“When the wins come, everyone will be all smiling, but when draws, or a couple of losses come, you don’t need to point fingers – you just need to go to your brother, and be like: ‘Hey bro, we can do better.’ This is where we watch film to see where we can do better: ‘This is where we can improve. These things we did were good, but we can even do more.’ It’s making sure we have that trust in each other, that we’re honest – when it’s good, we know it’s good, and when it’s not good, we know it wasn’t good. We need to raise our game, and help each other grow as players and people.”

Recruited to bolster the Revs’ defensive options, Mensah boasts a wealth of experience – set to embark on his eighth season in MLS (having previously plied his trade in his native Ghana, South Africa, Italy, Spain, France, and Russia), and tallying 70 caps for his country.

Hailed ‘a positive presence in the locker room’ upon his arrival in Foxborough, the center back brings additional drive and determination, as well as depth. Relishing the prospect of a new challenge and new personal chapter in New England, Mensah says he is settling well into the squad (alongside new and familiar faces), and cannot wait to explore his new surroundings, and integrate into the local community.

“It’s been great so far,” he continued. “I’ve got to be with lots of good guys, so it’s been an easier transition for me. I know Ema [Boateng] already [from Columbus] so I’m close to him. Dave Romney and Henry Kessler obviously play in the same position as me, so I’m getting to know them better, knowing their game. Their understanding of the game is up there, they understand their roles, and we’re talking to each other often, watching film together, looking for ways to improve every day.

“I’m excited to work with everyone on the team – whoever I get to step on the field with. We’re all representing the same badge, we’ve all got the same goals. Even though we all have individual goals, we need to make sure we fit them into the collective goals, and make all of the sacrifices for each other – the more I sacrifice for a teammate, the more it shows in the team’s success. Whoever I’m next to, we’re going to work together.

“We’ve got a good team, and with all of the work we’re putting in, and getting to learn new things from Caleb, and the idea of progressing daily, will help us to be the great team we want to be. Before I joined the team, I always knew playing the Revs was one of the toughest challenges for me, and now being on the team, I know we’re going to give teams a lot of problems, as well.

“Being able to be present every day, being able to improve every day, asking each other what we need from each other (because if I don’t ask you what you need, I won’t know – I need to talk, I need to make sure: ‘Hey, let me know where you want the ball,’ because whether it’s the back foot or the front foot will depend on the pressure), and having this understanding between us will take us a long way.

“As a center back, I do my best to weigh the risk and reward – whether it’s the right time to play it from the back, whether it’s the right time to kick it to the strikers, play a couple of balls behind the backline – as well as making sure I organize from the back, because as much as our defense starts with our attack, our attack starts with us as defenders. It’s a little bit of everything – being aggressive when I need to be, being calm when I need to be, and being vocal when I need to be.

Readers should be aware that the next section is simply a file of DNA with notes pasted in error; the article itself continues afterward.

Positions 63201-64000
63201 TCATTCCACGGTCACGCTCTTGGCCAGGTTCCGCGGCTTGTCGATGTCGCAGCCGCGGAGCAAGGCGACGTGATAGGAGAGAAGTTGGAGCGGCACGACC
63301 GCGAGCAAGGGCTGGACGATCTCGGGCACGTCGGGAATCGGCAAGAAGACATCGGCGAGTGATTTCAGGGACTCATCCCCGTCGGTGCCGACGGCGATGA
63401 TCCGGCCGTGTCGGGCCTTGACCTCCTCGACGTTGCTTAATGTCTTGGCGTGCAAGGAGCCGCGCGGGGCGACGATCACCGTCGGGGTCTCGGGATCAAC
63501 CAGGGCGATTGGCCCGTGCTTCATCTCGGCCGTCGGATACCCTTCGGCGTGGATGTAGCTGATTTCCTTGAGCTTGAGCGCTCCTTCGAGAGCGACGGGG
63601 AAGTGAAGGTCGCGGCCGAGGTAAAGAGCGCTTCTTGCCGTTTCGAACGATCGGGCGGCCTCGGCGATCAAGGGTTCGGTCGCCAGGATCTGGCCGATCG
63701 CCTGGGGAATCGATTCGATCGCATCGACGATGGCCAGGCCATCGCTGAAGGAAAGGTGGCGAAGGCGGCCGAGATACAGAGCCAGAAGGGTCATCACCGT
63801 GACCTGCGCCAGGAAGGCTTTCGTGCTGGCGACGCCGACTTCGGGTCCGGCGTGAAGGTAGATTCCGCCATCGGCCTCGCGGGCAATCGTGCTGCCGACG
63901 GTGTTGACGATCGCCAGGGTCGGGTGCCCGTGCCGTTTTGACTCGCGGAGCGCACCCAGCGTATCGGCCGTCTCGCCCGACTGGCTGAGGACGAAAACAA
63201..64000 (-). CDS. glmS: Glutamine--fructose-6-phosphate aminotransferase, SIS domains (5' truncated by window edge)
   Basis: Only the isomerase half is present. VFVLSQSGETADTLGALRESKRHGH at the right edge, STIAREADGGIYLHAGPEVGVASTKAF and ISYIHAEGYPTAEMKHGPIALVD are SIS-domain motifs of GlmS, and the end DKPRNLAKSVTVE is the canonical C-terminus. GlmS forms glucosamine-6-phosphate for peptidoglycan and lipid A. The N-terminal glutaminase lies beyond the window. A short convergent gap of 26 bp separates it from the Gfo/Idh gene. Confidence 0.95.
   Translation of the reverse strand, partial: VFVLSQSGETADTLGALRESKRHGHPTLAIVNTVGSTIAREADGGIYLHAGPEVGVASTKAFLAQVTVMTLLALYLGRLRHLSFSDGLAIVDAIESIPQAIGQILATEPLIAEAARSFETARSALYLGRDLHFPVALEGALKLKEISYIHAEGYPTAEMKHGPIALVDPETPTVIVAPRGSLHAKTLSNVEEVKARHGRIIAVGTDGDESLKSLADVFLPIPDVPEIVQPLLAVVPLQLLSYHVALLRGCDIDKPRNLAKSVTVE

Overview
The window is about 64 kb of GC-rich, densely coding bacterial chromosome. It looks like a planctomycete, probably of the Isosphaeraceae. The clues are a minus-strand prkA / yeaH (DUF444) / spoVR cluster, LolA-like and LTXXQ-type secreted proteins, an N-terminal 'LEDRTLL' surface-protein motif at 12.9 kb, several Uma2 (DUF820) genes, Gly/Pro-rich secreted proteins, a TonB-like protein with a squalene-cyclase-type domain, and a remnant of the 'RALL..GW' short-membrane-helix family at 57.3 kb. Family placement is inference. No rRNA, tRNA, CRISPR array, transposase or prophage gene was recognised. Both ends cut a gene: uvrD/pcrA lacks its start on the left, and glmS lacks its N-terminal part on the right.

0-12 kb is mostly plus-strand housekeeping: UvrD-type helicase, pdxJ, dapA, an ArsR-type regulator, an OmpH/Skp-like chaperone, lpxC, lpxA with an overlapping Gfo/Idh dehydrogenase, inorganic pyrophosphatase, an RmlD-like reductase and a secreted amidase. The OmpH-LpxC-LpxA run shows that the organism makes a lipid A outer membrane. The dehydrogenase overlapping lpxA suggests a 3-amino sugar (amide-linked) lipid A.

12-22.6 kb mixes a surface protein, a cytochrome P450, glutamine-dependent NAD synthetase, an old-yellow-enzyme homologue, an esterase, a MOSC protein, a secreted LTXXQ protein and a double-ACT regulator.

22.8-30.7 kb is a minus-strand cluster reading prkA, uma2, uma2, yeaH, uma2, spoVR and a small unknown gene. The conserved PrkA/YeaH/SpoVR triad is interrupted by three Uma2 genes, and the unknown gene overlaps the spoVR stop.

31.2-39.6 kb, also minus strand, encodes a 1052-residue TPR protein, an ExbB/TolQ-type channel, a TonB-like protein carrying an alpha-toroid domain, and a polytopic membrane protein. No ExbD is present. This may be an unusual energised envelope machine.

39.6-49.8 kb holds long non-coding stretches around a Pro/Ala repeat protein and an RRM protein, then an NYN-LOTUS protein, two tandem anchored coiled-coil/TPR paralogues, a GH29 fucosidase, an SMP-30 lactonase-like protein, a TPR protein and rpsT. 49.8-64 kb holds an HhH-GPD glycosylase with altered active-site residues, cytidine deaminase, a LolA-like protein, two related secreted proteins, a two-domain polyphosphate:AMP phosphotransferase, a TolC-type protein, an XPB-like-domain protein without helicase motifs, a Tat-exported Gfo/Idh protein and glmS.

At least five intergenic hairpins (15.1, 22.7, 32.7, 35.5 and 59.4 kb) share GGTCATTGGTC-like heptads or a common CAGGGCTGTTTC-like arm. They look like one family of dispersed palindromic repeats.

“[My motivation is] being mentally, physically and emotionally ready to perform at my best, making sure I’m getting all the rest that I need for preparation – individually, we all prepare differently, and as a team, we prepare differently. As an individual, I make sure I’m ready, make sure I don’t overreact to things on the field – just play the game, have fun, and don’t react to certain things the opposition will do. Sometimes, teams try to frustrate you, but you need to keep a calm head, and know that there’s a bigger picture ahead, so I prepare myself as best I can.

“I believe the preparation is everything, and then after all the preparation, it’s time to implement all of the things you learned in preseason, and showcase it in games. Preseason is all about getting ready physically, mentally and emotionally, and then being ready when points are on the line. In preseason, the points don’t count but the progress and the improvement, and building a strong team, counts a lot. It’s about improving daily in making sure that we are ready when it matters most.

“I’m definitely excited about the start of the season, to showcase what we’ve been working on. Getting to play those games is always exciting, so I can’t wait for us to get out there, and win some games for our fans. We’re going on the road to start but to get that first win with a new coaching staff, come back home, get that first home win, it would start everything well for the team. You get that first one – ‘good, you’ve got that’ – then get that second one, and that would get us rolling.

“I can’t wait to start the season, I can’t wait to meet the fans, and enjoy it in front of them. I can’t wait to start exploring. I love going into the communities because they are the backbone of the team – they come to every game (whether it’s midweek or at the weekend) to support the team – so whatever we can do for them in the communities, we are always willing to go above and beyond to help them, as well.

“We need to be taking care of business on the field, and off the field can be as important as what we do on it. We thank the fans for their support, and we do our best in the communities. I can’t wait to get a place and start exploring the area.”